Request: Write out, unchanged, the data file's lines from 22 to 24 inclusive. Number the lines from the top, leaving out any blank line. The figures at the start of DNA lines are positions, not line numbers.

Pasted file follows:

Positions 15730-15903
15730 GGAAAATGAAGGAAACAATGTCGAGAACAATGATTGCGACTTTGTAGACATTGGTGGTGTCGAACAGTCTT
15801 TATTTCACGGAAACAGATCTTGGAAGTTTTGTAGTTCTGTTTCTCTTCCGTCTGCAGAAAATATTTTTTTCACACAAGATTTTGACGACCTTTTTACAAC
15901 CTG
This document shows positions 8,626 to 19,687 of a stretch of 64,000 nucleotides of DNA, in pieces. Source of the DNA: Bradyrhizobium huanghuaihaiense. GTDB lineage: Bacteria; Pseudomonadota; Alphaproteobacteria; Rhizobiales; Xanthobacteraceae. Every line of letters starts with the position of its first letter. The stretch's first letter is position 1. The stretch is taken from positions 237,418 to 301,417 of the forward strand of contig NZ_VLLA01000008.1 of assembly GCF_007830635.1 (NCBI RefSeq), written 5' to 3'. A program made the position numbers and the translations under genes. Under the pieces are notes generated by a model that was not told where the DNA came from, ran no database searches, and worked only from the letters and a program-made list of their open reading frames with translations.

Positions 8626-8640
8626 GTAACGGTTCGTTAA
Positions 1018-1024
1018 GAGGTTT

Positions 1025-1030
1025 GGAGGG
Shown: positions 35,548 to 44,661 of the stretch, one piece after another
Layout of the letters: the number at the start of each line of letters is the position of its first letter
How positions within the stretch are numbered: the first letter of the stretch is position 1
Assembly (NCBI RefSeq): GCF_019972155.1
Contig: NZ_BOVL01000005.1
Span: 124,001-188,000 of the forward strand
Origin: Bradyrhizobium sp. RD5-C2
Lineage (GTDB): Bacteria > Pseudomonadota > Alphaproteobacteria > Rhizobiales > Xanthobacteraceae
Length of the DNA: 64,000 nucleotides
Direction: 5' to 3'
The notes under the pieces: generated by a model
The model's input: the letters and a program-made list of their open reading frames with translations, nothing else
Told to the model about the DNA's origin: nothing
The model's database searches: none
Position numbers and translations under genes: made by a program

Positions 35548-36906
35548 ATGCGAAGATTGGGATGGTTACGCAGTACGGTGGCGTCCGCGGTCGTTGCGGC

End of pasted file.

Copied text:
The notes under the pieces: generated by a model
The model's input: the letters and a program-made list of their open reading frames with translations, nothing else
Told to the model about the DNA's origin: nothing